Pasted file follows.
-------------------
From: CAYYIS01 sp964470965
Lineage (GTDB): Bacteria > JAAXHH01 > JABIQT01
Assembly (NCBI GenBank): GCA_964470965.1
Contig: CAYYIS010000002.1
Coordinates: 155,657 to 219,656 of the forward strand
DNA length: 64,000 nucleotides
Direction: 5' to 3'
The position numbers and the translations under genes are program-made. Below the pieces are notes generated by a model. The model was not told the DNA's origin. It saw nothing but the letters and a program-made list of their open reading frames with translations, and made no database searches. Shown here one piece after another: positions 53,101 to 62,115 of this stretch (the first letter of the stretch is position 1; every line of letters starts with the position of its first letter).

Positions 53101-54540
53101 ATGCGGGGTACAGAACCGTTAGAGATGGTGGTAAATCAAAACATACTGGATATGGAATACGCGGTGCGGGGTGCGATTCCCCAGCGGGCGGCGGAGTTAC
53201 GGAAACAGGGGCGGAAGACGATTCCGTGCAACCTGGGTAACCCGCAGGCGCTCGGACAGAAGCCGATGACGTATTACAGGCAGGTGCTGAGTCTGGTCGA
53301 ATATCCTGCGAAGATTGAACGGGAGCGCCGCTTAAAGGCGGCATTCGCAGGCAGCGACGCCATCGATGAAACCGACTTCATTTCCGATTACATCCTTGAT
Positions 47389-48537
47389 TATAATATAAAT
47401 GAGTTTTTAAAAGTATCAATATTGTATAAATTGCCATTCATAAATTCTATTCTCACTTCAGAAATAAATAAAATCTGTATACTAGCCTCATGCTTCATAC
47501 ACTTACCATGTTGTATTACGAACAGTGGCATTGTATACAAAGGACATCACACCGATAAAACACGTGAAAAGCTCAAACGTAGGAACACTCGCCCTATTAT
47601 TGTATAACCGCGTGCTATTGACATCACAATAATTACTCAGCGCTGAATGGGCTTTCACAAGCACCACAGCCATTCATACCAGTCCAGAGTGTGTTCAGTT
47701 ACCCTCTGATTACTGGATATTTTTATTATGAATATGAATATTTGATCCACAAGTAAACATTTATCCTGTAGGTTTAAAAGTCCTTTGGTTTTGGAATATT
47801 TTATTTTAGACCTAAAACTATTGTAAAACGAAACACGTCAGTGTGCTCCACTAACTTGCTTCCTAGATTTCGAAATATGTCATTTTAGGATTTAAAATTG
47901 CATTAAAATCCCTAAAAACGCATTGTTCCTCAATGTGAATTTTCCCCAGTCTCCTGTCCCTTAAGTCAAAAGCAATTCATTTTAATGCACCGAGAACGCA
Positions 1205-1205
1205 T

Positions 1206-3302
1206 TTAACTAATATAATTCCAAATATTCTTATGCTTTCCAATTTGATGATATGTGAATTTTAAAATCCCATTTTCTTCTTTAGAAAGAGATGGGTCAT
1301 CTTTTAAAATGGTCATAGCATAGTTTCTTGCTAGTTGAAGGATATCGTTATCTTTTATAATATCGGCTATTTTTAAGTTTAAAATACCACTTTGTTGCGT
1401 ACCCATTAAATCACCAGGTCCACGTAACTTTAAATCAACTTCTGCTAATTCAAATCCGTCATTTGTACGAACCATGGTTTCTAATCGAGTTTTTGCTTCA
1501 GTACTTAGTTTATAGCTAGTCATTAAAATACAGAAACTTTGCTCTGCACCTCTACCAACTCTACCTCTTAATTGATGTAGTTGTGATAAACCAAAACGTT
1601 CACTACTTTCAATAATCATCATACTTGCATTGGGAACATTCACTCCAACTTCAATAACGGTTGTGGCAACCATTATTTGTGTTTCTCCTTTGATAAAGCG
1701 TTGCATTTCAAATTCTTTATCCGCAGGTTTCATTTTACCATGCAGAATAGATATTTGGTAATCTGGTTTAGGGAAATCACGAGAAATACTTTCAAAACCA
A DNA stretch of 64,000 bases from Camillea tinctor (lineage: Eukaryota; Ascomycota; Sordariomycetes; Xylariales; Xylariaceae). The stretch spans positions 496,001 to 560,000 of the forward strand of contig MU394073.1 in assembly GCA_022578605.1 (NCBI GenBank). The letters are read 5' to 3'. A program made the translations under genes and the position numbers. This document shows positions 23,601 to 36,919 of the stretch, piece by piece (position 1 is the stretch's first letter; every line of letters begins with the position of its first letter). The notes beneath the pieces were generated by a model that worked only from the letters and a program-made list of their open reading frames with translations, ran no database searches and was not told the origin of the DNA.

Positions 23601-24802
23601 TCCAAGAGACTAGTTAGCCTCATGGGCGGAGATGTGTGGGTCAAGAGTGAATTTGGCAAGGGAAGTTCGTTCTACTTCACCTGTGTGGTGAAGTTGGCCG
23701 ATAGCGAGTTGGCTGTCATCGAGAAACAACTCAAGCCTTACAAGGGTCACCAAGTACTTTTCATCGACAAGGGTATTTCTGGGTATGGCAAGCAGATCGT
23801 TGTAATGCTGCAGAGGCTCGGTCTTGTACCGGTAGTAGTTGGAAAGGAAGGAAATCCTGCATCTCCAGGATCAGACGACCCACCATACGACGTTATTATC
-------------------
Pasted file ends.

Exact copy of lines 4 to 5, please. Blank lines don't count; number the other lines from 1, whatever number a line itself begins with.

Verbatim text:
Contig: CAYYIS010000002.1
Coordinates: 155,657 to 219,656 of the forward strand